Social aspects -0.0264 277.0 0.018* -0.0508 231.0 0.004*


SF-36 medical outcome study

As described above for the QQLA, we found a very similar result for the SF-36. Both the sham and real acupuncture treatments seemed to improve domains related to functional capacity, physical aspects, general health status, mental health, social aspects and vitality (Table 5). However, there was no difference in this improvement when comparing sham and real acupuncture.

We also found no difference comparing the inclusion period to both the sham and real acupuncture periods for other measurements such as spirometry and NO exhaled measurements.

Table 5 Evaluation of the SF-36 domains before (inclusion period) and after both the real and sham interventions. 

Group A - after real acupuncture Group A - after sham acupuncture
Domains in SF-36 Median Wilcoxon Test p Median Wilcoxon Test p
Functional capacity 7.50 252.0 0.004* 7.50 252.5 0.016*
Physical aspects 25.00 187.5 0.002* 25.00 199.0 0.004*
Pain 5.00 163.0 0.242 0.00 163.5 0.447
General health status 7.50 224.0 0.000* 7.50 259.0 0.010*
Vitality 7.50 268.5 0.019* 10.00 283.0 0.025*
Social aspects 6.25 169.5 0.168 6.25 235.5 0.131
Emotional aspects 0.00 82.0 0.485 0.00 90.5 0.255
Mental health 2.00 220.0 0.464 4.000 243.0 0.368
Group B - after sham acupuncture Group B - after real acupuncture
Median Wilcoxon Test p Median Wilcoxon Test p
Functional capacity 7.50 501.5 0.002* 10.00 625.5 0.001*
Physical aspects 12.50 265.5 0.023* 25.00 344.0 0.001*
Pain 0.00 270.5 0.666 5.00 324.5 0.021*
General health status 5.00 441.0 0.014* 10.00 570.5 0.000*
Vitality 5.00 473.5 0.028 10.00 543.5 0.001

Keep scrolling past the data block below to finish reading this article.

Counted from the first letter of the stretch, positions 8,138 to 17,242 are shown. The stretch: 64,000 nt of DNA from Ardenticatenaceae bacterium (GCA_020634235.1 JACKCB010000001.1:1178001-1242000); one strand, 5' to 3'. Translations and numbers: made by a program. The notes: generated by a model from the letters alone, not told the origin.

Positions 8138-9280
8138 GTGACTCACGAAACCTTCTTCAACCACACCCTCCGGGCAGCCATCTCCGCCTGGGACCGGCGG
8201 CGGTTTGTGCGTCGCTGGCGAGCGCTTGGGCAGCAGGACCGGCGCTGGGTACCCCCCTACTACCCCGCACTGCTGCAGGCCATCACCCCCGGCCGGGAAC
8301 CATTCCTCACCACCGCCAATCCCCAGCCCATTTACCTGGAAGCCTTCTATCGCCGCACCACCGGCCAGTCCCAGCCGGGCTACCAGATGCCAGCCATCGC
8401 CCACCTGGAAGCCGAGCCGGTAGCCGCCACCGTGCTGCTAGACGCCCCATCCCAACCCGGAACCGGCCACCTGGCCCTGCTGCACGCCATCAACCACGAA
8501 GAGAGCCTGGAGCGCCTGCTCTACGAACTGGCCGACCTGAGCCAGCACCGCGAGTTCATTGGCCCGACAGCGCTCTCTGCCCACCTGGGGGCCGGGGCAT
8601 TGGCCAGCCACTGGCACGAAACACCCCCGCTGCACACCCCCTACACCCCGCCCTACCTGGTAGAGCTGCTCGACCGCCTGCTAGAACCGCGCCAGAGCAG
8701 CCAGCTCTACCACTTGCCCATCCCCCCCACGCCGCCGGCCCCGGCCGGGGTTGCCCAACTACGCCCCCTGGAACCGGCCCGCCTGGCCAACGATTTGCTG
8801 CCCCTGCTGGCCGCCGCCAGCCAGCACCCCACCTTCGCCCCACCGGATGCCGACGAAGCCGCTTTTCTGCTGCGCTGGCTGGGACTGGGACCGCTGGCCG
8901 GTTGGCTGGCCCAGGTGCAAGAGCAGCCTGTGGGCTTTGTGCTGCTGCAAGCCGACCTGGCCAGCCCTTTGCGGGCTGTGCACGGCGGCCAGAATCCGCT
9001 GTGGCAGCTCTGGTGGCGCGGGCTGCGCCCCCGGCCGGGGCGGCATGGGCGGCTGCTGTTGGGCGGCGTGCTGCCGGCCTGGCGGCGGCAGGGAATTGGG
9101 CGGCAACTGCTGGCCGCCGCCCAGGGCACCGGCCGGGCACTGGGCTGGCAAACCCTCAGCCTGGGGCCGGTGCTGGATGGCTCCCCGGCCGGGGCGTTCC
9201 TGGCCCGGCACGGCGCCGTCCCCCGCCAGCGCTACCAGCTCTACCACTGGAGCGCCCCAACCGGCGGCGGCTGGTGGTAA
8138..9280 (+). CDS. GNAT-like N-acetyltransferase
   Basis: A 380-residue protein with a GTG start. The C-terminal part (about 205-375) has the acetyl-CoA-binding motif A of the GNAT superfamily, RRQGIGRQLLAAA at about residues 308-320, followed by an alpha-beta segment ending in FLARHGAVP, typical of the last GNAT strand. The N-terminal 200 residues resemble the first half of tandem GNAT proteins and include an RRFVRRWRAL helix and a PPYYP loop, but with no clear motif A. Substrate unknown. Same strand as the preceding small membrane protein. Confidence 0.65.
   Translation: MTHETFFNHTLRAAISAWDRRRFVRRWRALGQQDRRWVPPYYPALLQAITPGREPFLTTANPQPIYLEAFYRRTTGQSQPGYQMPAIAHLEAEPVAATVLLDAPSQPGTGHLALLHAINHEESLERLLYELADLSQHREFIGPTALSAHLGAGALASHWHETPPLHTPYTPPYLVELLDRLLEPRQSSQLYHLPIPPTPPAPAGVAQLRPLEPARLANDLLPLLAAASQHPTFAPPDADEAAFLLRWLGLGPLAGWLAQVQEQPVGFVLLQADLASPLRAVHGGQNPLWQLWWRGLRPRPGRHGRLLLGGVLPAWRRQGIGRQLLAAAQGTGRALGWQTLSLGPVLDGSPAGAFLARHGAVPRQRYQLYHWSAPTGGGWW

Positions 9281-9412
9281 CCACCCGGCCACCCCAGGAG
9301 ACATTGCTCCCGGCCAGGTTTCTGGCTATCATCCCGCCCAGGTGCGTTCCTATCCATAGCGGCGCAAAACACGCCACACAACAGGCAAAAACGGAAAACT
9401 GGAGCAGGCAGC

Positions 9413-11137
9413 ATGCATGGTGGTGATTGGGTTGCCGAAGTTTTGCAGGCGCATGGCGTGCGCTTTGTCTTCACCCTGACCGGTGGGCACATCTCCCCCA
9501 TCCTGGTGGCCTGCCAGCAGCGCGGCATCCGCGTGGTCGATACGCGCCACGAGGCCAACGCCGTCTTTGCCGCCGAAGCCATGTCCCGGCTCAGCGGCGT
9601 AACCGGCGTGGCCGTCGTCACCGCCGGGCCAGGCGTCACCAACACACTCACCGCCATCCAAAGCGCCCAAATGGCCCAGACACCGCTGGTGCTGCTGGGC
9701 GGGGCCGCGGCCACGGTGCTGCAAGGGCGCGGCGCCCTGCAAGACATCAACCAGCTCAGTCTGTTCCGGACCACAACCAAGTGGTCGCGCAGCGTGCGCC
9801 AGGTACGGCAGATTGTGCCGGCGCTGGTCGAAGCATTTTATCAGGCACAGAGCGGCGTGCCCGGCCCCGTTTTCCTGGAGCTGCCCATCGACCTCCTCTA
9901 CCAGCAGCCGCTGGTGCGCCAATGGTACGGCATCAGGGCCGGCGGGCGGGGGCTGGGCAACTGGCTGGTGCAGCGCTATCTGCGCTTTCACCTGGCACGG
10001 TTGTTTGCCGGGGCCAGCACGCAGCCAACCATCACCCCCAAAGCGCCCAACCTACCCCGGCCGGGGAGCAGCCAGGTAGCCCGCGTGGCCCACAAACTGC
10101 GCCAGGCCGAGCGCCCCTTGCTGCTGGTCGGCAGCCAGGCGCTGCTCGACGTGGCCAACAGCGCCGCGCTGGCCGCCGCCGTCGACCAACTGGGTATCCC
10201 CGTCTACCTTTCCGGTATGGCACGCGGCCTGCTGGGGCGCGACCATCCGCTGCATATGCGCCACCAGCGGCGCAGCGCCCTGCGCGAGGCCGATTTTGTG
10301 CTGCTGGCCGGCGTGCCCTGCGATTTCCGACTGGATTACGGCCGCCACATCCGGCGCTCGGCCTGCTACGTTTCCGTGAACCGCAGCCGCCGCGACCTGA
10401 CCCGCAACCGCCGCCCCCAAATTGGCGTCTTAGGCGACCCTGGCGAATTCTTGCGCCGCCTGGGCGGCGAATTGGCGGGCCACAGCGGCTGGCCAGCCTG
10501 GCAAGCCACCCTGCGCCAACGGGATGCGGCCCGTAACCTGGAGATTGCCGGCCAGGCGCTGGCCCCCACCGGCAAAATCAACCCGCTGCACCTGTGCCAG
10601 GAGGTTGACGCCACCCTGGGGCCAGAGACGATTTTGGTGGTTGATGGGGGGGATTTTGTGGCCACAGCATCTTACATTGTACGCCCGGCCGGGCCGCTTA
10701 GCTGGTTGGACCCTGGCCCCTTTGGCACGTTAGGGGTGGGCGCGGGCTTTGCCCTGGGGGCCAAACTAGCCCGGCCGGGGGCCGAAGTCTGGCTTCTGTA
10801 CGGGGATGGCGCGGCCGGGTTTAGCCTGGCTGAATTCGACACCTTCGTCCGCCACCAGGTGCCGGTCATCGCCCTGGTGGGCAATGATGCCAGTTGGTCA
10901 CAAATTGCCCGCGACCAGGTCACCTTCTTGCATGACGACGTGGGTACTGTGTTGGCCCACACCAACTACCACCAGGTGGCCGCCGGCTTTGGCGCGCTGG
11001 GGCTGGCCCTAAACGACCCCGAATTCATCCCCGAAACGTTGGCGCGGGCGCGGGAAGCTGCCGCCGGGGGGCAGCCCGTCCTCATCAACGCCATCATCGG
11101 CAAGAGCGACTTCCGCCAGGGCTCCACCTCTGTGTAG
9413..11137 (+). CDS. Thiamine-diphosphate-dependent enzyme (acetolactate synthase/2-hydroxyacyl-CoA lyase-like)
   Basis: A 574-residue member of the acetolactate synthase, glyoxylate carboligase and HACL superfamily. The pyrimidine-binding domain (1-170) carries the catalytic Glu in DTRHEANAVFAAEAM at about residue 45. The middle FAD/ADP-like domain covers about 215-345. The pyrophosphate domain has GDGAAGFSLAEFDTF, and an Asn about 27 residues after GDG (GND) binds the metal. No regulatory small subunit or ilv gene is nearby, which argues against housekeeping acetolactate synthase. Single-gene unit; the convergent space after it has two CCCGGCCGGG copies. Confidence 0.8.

Social aspects 6.25 351.0 0.211 12.50 389.5 0.006
Emotional aspects 0.00 263.0 0.175 16.67 284.0 0.067
Mental health -2.00 313.5 0.765 4.00 506.5 0.049*


Table 6 Descriptive data on the number and reasons for patients quitting the trial. 

Reason for Quitting N %
Work overload 30 27.5
Other diseases 14 12.8
Moved to other location 6 5.5
Fear of needling/shyness 4 3.6
No symptoms 1 0.9
Family problems 1 0.9
No reason 38 32.0
Not answering the questionnaires 14 12.8
Robbed while undergoing study 1 0.9
Total 109 100.0


For thousands of years, acupuncture has been used as a first-choice treatment for several illnesses on the Asian continent, mostly in countries such as China, Japan and Korea, as well as in Southeast Asia (6). Although the efficacy of acupuncture remains unknown (because of a lack of reliable case records from the distant past), most traditional Chinese medicine practitioners claim that acupuncture is effective in asthma symptom control (10).

This study was conducted to test the consistency of the positive effect of acupuncture in asthma control. We decided not only to study symptom control but also to determine whether acupuncture has some influence on small airway inflammation; thus, we collected data on spirometry, total cell counts in induced sputum and NO measurements. We also collected data on daily symptom scales and measured quality of life through two pertinent questionnaires.

The design of our study was a crossover type, to facilitate recruitment by not having to recruit separate control, sham (placebo) and real acupuncture groups (treatment group). The aim was that during the enrolling period, once we had collected the measurements for spirometry, the symptom scale, quality of life questionnaire, total cell counts in induced sputum and NO, the patients would be considered a control group. Afterwards, while each one of the patients passed throughout the different stages of treatment, they would be delegated to a placebo (sham) group or a treatment (acupuncture) group. This type of design was quite risky because we could not find another similar study to establish an acceptable period of washout for the acupuncture effect. We decided to extend the well-validated washout period of two weeks for corticosteroids to a period of three weeks, without any certainty if the duration of this period would be long enough. The lack of difference between the sham and real acupuncture found at the end of this study may be accounted for by ineffectiveness of the washout period.